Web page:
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Experts will gather at the Wexner Medical Center at Ohio State University, Nov. 14-17, for the Global Diabetes Summit to discuss the latest diabetes research and develop a road map for the prevention, detection, treatment and management of the disease, which has been diagnosed in an estimated to 3 million black Americans and could be impacting millions more who are unaware they are diabetic.

African Americans are nearly twice as likely as non-Hispanic whites to develop diabetes and 25 percent of black Americans ages 65-74 are diabetic.

Dr. Trudy Gaillard, an adjunct assistant professor in Nursing Undergraduate Studies and a research assistant professor in Endo, Diabetes and Metabolism at Ohio State and a leading researcher on the impact of diabetes on black people will be among the presenters at the conference which is being held during National Diabetes Month.

Gaillard has been a regular at the annual Tom Joyner Take a Loved One to the Doctor events, taking calls on the Dr. Day hotline and participating in other activities.

According to the American Diabetes Association, 3.2 million, or 13.3 percent of all African Americans aged 20 or older have diabetes and one in four black women over the age of 55 has diabetes.

Not only are black Americans more likely to get the disease, but related complications strike disproportionately as well. It is the No. 1 cause of blindness, kidney disease and amputations for black Americans and heart disease and stroke account for about 65 percent of deaths in people with diabetes and diabetics are also at a higher risk for stroke and death from stroke.

Children are particularly at risk of contracting diabetes because of the childhood obesity epidemic.

In a paper published in the research journal Healio Endocrinology/Endocrine Today, Gaillard noted the importance of diet and exercise in managing diabetes.

“Excessive weight (obesity) and lack of physical activity are two of the major factors associated with increasing metabolic syndrome risks. These two factors are increasing in both U.S. adults and children,” Gaillard wrote.

“Understanding how weight gain and lack of physical activity are associated with increased metabolic syndrome and CVD mobility and mortality are major public problems. Most studies have shown that increases in physical activity are associated with lower rates of metabolic syndrome and other CVD comorbid conditions. … This issue is particularly important in black women who report less leisure time physical activity compared to white women.”

In other words, there is a direct correlation between exercise and lowering or preventing incidences of diabetes and related conditions that could lead to death for those with diabetes.

Kirk Geter, D.P.M., assistant professor at the College of Medicine and chief of the Division of Podiatry at Howard University Hospital told in an earlier interview that a test for diabetes should be part of a routine physical for people how have a history of the disease in their families.

On Saturday, Nov. 17, Dominque Wilkins, an NBA legend and vice president of basketball for the Atlanta Hawks, and Oscar Joyner, president and chief operating officer of Reach Media Inc., the parent company of the Tom Joyner Morning Show and, will address the summit on their personal battles with diabetes and their successful management strategies.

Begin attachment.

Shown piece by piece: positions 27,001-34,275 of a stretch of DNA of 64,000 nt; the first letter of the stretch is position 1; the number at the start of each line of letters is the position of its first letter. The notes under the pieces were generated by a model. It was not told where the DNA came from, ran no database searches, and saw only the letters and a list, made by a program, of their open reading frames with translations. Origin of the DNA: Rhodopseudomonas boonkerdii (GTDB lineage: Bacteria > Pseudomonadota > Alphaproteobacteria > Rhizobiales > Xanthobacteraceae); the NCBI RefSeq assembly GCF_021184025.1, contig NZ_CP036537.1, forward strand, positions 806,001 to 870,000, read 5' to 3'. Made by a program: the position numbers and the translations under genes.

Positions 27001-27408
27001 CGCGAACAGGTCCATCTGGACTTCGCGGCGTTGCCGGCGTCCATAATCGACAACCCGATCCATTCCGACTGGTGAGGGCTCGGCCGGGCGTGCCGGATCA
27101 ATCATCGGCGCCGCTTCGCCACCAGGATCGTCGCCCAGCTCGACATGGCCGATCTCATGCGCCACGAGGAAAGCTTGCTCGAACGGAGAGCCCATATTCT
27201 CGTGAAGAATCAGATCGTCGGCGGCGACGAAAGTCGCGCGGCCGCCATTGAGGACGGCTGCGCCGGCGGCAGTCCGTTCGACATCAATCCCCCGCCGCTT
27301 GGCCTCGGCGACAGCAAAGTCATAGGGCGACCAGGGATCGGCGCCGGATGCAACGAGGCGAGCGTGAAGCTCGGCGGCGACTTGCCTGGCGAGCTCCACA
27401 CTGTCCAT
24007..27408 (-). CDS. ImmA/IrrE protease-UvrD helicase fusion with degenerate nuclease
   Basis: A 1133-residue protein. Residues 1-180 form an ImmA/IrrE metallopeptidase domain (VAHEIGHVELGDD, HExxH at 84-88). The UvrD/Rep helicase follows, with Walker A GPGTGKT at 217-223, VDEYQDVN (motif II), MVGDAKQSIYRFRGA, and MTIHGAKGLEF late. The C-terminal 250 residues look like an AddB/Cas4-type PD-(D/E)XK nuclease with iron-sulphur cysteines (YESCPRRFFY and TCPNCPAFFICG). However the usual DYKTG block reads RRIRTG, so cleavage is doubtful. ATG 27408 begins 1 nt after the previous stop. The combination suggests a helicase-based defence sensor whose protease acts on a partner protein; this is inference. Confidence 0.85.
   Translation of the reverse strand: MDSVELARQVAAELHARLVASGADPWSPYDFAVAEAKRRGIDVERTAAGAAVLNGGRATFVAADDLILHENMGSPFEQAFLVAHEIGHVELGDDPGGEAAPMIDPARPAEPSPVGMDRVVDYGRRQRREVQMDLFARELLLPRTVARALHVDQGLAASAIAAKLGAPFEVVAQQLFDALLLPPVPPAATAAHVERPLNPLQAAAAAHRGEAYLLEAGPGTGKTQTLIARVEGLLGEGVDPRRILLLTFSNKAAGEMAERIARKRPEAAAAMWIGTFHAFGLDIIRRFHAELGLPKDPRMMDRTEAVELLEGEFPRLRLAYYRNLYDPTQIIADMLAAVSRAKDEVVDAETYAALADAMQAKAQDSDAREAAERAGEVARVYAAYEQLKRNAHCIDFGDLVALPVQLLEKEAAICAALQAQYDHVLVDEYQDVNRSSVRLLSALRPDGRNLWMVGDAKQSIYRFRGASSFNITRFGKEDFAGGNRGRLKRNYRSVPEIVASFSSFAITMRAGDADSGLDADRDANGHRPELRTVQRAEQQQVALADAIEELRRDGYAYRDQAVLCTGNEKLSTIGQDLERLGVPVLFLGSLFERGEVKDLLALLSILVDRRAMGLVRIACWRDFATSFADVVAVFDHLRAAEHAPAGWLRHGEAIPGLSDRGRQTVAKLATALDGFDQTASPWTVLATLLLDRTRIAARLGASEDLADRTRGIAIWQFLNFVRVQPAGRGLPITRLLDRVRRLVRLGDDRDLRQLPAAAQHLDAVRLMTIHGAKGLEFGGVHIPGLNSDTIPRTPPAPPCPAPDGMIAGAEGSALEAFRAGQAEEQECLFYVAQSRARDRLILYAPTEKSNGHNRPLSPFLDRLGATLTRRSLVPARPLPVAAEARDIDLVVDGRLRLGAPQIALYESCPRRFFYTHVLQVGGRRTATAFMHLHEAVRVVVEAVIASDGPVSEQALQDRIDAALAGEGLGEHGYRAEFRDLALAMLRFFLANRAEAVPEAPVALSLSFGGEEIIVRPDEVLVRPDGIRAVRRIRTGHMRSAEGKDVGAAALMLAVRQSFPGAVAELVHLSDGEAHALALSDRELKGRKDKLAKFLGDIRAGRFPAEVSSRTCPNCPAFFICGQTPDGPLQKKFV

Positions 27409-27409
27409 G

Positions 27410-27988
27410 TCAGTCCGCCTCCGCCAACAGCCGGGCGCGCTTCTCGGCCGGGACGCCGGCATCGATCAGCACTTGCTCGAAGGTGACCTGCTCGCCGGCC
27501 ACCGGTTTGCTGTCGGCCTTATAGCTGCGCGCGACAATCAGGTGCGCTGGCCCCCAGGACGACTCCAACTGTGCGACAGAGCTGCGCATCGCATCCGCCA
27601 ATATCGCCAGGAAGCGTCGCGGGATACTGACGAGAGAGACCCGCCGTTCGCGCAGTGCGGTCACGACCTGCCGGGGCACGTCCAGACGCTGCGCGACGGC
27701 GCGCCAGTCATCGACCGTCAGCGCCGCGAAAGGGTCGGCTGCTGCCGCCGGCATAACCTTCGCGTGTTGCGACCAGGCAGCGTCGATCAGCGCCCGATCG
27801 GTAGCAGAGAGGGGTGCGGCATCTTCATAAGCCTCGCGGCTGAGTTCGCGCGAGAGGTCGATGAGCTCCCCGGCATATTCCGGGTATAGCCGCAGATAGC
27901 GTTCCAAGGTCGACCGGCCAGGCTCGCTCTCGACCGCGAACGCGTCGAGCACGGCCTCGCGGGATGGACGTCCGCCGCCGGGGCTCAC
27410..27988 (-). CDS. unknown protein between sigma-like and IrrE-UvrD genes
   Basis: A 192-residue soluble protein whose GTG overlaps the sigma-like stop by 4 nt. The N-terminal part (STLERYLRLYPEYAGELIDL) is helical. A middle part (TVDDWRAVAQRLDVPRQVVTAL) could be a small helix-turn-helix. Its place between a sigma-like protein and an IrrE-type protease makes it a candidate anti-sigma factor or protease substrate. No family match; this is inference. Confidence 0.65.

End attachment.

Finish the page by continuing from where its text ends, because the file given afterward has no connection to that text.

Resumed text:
This event is free, but registration is required. Register at

Click here for answers to your diabetes questions.

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One thought on “Dr. Trudy Gaillard Offers Road Map to Managing Diabetes

  1. Woodyprkrls on said:

    As Black male who contracted Type 1 Diabetes Mellitus for my 30th Birthday. I was on four to six shots a day for about ten years but yet I continued to work everyday to support and provide for my family. I was a IT professional for over 25 years in both private business and corporate America. FICA started taking money from me for Social Security starting at age 14 and have taken over $251,000.00 from me over my working career. I am a Type 1 diabetic being treated with a Medtronic Paradigm 715 Insulin pump. My A1C scores for just about my entire working career averaged over 10 and had been as high as 12. I have literally passed out and been revived from certain death eight times three times this past year. Back in December of this past year I had an incident in the basement of a clients home while testing her furnace for carbon monoxide. If not for the fact that her grandmother was diabetic and knew to give me some KARO Syrup I would not be her to write this post. After this incident my wife and doctor insisted that I stay home not work and manage my illness 24hours a day so as not to develop major complications with the neuropathy in my feet and lower legs, high blood pressure, rhetinopathy of my eyes and more importantly my hypoglycemia. So I filed again for my social security disability back in July and just got my second denial letter stating that my illness is not severe enough to warrant social security disability. This is the second time that Social Security is telling me to go back to work until I lose a leg, go on dialysis or lose my eyesight and even then it has to be severe enough to warrant disability. I can’t even get the money that I put in since the age of 14 but yet I am expected to work until 62 or 67 before being eligible. I am 52 now and have been fighting this illness for 22 years and only now in the last six months from stop working have my A1C score been below and 8 actually a 7.3. So with the average life expectancy of a healthy black male being I believe 62 why should anyone expect a Type 1 diabetic to work until 67. Not too mention if I go back to work now First of all I have to find a job with my current medical condition and if for some reason I pass out and am not fortunate enough to get revived than my wife would only be eligible for Widows benefits from Social Security which is considerably less than what I have even put into the program. So I am truly in the Mitt Romney 47% but I do not view myself as a victim of anything other than the distorted government agency whom when I was working led me to believe that those FICA deductions were good for me and would be there when I needed it most. Right now it is just a big lie. I have retained another Law Firm Binder&Binder in attempts to win on appeal or at least fight for what is rightfully mine. I want to point out that I am not the only minority that this is happening too a lot of minorities or led to believe that once they contract Diabetes they are treated as Type 2 Diabetics because of their weight problem but I am 5’8″ and weigh 178. Most of these doctors are prescribing pills to individuals who really need to be on Insulin and are led to believe that they can work a normal work life and not develop the major complications well I found out from my own experience that Type 1 diabetes is a 24/365 illness and must be treated as such. The whole system is designed to maximize the money for the doctors, attorneys and government officials so maybe we do need to privatize Social Security and give everyone their money to manage themselves since more than likely they will never see the vast amount that is being taken out for their so called senior years. Please advise me on what approach and strategy can we use to change Social Security for the millions of Diabetic Americans who have this disease?